|Birthplace:||Richmond, Virginia, United States|
|Death:||Died in Richmond, Virginia, United States|
|Cause of death:||Heart disease|
|Managed by:||Erica Howton, (c)|
About Ellen Anderson Gholson Glasgow
Ellen Anderson Gholson Glasgow, born in Richmond, Va., on 22 April 1873, published her first novel, The Descendant, in 1897, when she was 24 years old. With this novel Glasgow began a literary career encompassing four and a half decades and comprising 20 novels, a collection of poems, one of stories, and a book of literary criticism. She received the 1942 Pulitzer Prize for her 1941 novel, "In This Our Life.". Miss Ellen died of long-standing heart disease in 1945, and though gone for two generations, she remains part of Richmond lore: it is said that if one stands before her house at One West Main Street late at night and is quiet one can hear the sound of a manual typewriter coming from within. And crying...
In 1923 a reviewer in Time characterized Glasgow:
"She is of the South; but she is not by any manner of means provincial. She was educated, being a delicate child, at home and at private schools. Yet she is by no means a woman secluded from life. She has wide contacts and interests. . . . Here is a really important figure in the history of American letters; for she has preserved for us the quality and the beauty of her real South."
Born into an aristocratic Virginia family, the young Glasgow rebelled against the conventional modes of feminine conduct and thought approved by her caste. Educated at home and through her own energetic readings in philosophy, social and political theory, and European and British literature, she developed a mind with enough strength and resilience to confront the truths of human experience without the sheltering illusions care fully nurtured by the dying southern aristocratic order she saw about her.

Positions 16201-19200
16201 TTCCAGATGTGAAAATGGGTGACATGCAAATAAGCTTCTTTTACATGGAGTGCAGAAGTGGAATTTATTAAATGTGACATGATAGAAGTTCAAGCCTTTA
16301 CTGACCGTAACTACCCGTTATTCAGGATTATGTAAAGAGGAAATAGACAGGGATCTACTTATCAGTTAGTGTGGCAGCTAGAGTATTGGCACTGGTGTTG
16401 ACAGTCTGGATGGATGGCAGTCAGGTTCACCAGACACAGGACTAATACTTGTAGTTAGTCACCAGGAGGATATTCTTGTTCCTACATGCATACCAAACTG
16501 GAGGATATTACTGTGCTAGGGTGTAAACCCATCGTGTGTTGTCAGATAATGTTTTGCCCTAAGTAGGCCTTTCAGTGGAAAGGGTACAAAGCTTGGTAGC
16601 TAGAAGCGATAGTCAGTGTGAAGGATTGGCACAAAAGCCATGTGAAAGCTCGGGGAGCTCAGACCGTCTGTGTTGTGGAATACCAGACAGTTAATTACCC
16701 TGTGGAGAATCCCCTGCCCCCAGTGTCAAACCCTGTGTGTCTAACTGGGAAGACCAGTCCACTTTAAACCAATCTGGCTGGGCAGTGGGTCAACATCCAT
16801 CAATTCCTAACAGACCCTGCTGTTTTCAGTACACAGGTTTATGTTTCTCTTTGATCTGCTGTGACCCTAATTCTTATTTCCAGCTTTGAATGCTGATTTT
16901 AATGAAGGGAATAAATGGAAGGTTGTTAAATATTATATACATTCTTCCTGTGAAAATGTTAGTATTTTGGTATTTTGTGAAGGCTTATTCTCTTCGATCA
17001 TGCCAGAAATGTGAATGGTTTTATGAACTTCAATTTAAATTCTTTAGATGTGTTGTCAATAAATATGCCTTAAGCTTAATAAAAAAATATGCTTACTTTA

A popular writer, Glasgow was on the best-seller lists five times. In 1942 she received the Pulitzer Prize for her last published novel, In This Our Life, though by this time her powers had declined. Her artistic recognition had reached its height in 1931 when, as the acknowledged doyenne of southern letters, she presided over the Southern Writers Conference at the University of Virginia. For many years the victim of heart disease, she died in her sleep at home in Richmond on 21 November 1945.
Titles by Ellen Anderson Gholson Glasgow available on the site:
- The Battle-Ground
- The Deliverance: A Romance of the Virginia Tobacco Fields
- The Voice of the People
- In her somewhat gossipy posthumously published autobiography, Ellen Glasgow depicted James Branch Cabell as a man who was asked to leave the College of William and Mary because his friendship with a professor had been deemed by some at the school as "too intimate"; she also suggested that Cabell was behind the 1901 murder of John Scott, a wealthy Richmonder. It was rumored that Scott was "involved" with Cabell's mother and Cabell was suspected by many Richmonders of the murder.
- Cabell had the last word on on the nature of Glasgow-Cabell relationship when he wrote about her in his As I Remember It (1955). In the essay "Speaks with Candor of a Great Lady," Cabell wrote of Glasgow: "I did not ever encounter, of course, quite the personage whom she depicted in Ellen Glasgow's autobiography, that beautiful and wise volume which contains a large deal of her very best fiction."